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Google Earth shows the damage caused by climate change

Google Earth is getting a new 3D time-lapse feature that allows you to observe how the Earth changed from 1984 to 2020, allowing you to see how the devastating impacts of climate change are shaping the planet’s geography.

This feature is best for seeing the landscapes of our world, and it’s not about zooming in, it’s about taking a look from the outside and seeing how the planet is changing, said (Rebecca Moore).

It is supposed to be a 3D time lapse feature Available via Google Earth as of Thursday.

To access the feature, Running Google Earth, and then click or tap the Voyager tab.

You can search for an interesting place or take a look at one of the five guided tours from a company Google about forest change, urban growth, rising temperatures, mining, renewable energy sources, and the Earth’s fragile beauty.

To create time-lapse 3D images for Google Earth, the company says that it used more than 24 million satellite images captured from 1984 to 2020 to create a 4.4 terapixel video. The size of a single terapixel is one million megapixels.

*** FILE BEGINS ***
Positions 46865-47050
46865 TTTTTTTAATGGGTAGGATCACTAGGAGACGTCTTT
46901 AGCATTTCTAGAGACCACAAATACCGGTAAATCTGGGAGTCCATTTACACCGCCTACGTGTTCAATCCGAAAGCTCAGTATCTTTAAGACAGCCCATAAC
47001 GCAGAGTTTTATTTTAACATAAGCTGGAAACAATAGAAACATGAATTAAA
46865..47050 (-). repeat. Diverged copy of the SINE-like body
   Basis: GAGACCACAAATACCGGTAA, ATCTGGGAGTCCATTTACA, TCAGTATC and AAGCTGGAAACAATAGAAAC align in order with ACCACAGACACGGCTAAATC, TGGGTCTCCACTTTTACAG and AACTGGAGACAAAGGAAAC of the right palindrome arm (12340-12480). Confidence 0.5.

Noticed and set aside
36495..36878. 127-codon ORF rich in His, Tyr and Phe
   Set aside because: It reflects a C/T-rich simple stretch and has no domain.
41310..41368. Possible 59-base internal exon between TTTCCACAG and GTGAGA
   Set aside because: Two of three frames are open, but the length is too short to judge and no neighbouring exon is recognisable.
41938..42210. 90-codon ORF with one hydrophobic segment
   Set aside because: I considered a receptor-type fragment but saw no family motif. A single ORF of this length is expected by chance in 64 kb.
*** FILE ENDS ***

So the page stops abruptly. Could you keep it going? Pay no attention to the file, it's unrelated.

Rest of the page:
The company worked with NASA, USGS, the European Commission and the European Space Agency (ESA) to collect the data used as time elapsed.

“3D time lapse and Google Earth are at the link between science, technology, public-private partnerships and the next generation on climate change and climate action,” Moore said.

It is noteworthy that this is not the first time that Google uses time-lapse technology, as it released in May 2013 the time-lapse feature that displays two-dimensional images of the Earth from 1984 to 2012, and made a major update to that feature in November 2016.

However, the feature announced Thursday, provides a 3D chronological display of the Earth’s geological changes, allowing a look at the changes in Earth in more detail.

Google also released 800 time-lapse videos for various regions around the planet as free downloads.

The company aims to be used by educators, nonprofits, policymakers and others to demonstrate how the geography of the Earth has changed over time.

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